Der Krieg, der bleibt
War has returned. After peaceful and war-free decades in Germany from 1945 onwards, the Germans are at war once again, or at least involved in war-like operations: ex-Yugoslavia, Somalia, Afghanistan. Yet what happens to the young men who go to war? Many values that are important in times of peace seem to be inverted in times of war. While in civilian life one tries to avoid every kind of danger, soldiers are strictly trained to consciously enter into situations that put their lives in danger; military drill serves above all to repress the inherent instinct to flee. Just as in civilian life the act of killing is punished with the maximum penalty, in war the goal is to kill and this is in some cases even honoured with a medal. The deadly weapons give the impression of omnipotence that can be quickly transformed into complete powerlessness in the case of ambush. This inversion of values and the extreme dangers that soldiers are exposed to cause them to return changed by the war even though they appear outwardly to have survived it unscathed. The consequences for the individuals and for the society they return to are hard to assess. Not everyone succeeds in making the double twist from civil life to war and back again. Some will be incapable of working for the rest of their lives while others have got so used to war that they no longer want to stop. Both Italian fascism and the German National Socialism (or currently Al-Qaida) are movements that are essentially supported by veterans.
Korpys/Löffler are renowned for their patient, precise observations of politically relevant processes. They open up new levels of perception for the viewer in particular with view to the relationship between political space and body politics. In the film Gesang der Jünglinge (Song of the Youths) they document special instruction for policemen who – for training purposes – allow themselves to be shot at with weapons that emit an electronic impulse, the so-called Tasers. One can see the strenuous attempt to overcome fear in their faces, the repression of the escape reflex in anticipation of the strike and then the pain before breaking down. The composition Gesang der Jünglinge (im Feuerofen) (Song of the Youths) by Karlheinz Stockhausen is a work that is central to electronic music with vocals and is based on the Biblical story, in which Nebukadnezar has three men thrown into the fire, who all survive unscathed. (Daniel 3:19f).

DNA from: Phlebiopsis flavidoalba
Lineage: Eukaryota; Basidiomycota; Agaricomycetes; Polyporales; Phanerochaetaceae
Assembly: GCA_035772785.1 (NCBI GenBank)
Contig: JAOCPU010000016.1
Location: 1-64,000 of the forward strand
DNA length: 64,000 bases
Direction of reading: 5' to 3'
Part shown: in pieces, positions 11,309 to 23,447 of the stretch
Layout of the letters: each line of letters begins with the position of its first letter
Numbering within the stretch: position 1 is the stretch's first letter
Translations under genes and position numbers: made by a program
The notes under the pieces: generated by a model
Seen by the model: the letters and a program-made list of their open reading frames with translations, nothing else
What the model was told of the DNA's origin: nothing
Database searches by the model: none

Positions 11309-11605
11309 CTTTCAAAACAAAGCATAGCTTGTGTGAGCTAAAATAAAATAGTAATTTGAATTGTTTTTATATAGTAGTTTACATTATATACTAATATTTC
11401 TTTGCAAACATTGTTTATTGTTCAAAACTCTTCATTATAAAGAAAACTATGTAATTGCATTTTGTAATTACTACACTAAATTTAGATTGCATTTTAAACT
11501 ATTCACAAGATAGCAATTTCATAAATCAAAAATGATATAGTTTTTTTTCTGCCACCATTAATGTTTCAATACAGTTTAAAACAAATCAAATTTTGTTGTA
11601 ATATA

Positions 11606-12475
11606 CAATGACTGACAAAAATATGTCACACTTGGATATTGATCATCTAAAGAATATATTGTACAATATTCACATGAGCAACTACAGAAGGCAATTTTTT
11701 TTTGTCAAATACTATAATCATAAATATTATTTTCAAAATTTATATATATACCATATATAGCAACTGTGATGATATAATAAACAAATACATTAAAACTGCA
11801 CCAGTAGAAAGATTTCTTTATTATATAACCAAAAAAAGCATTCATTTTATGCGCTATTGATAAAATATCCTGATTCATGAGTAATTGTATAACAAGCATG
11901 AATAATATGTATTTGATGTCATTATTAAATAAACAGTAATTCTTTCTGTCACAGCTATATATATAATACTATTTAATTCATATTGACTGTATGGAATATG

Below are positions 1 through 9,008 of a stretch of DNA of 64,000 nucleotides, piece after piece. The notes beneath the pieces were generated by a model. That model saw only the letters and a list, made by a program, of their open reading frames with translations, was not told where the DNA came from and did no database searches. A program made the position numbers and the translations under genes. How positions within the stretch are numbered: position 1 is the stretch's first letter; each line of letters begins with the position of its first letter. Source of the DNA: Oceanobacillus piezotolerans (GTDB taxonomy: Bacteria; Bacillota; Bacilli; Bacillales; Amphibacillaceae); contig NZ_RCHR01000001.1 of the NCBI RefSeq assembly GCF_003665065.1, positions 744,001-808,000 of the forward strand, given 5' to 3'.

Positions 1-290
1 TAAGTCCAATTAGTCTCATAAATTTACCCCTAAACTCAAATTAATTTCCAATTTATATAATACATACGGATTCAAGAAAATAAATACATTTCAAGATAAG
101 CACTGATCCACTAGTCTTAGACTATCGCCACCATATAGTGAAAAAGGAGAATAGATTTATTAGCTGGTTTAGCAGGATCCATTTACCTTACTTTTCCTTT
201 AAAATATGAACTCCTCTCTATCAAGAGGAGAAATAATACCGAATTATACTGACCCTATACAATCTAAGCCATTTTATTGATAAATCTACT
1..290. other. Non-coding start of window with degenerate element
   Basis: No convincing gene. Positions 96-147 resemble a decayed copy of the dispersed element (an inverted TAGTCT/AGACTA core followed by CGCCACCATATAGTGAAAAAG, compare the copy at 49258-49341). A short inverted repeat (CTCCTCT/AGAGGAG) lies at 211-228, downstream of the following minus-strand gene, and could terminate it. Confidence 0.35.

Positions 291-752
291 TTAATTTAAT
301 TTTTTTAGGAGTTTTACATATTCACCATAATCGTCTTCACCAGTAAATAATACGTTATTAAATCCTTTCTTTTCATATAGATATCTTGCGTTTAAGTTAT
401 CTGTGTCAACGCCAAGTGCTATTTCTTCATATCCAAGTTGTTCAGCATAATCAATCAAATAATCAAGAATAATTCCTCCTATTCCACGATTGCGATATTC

[peinliche Ordnung] is based on official Swiss guidelines for guerrilla war. Under the severity of the studio lights Theo Ligthart himself reads a chapter about the way people respond to torture. Meanwhile he is constantly interrupted by an authoritarian voice from off-stage, which obviously vexes him. The situation thus becomes more and more embarrassing and painful; the setting for the recording and the content of the spoken text intertwine.
The source material for Thomas Galler’s Week End are YouTube-clips that have been uploaded by US soldiers stationed in Afghanistan and Iraq. They show the somewhat strange leisure rituals performed by the soldiers, ranging from more or less playful violence to humiliation also intended to be a comradely gesture. Like children, the GIs – who are in fact still almost children themselves – seem to echo the cruelty learned on a daily basis in their games.
With its aggressive, flickering colour images and the deafening audio track taken from war films, the abstract video Murphy by Bjørn Melhus simulates an official veteran illness: post-traumatic stress disorder. For a few moments the viewer can physically feel the visual and acoustic violence of the war. In contrast to the usual war films that show the viewers the danger but do not let them participate in it, Murphy contains a – minimal – moment of “real“ danger: In sensitive people the flickering effect can trigger an epileptic shock.
Bad Blue Boys by Branko Schmidt portraits a Croatian veteran who cannot escape the war. As a result of his traumatic experiences he is permanently incapacitated for work and is completely caught up in his fascination for weapons. When he sharpens his numerous knives, smells the gun smoke of his pistols, or fires anti-tank grenades into the woods with friends, he really is in his element. The war seems to have become an emotional home for him. The protagonist does not allow himself to be shown completely in the film and his name is not revealed. He agreed to the film shooting because he is aware of the danger he represents and because he wants to warn people about himself and his comrades. Branko Schmidt on the other hand only became involved in this somewhat risky film with conflict potential because he is a veteran of the same war – as a war correspondent.1
1 Discussion with the director during the International Short Film Festival Oberhausen 2008.
- Gesang der Jünglinge, Andree Korpys & Markus Löffler, DE 2009, video, col, 15 min
- [peinliche Ordnung], Theo Ligthart, DE 2008, video, col, 13 min
- Week End, Thomas Galler, CH 2008, video, col, 17 min
- Murphy, Bjørn Melhus, DE 2008, HD, col, 4 min
- Panj pun olova – Bad Blue Boys, Branko Schmidt, HR 2007, video, col, 28 min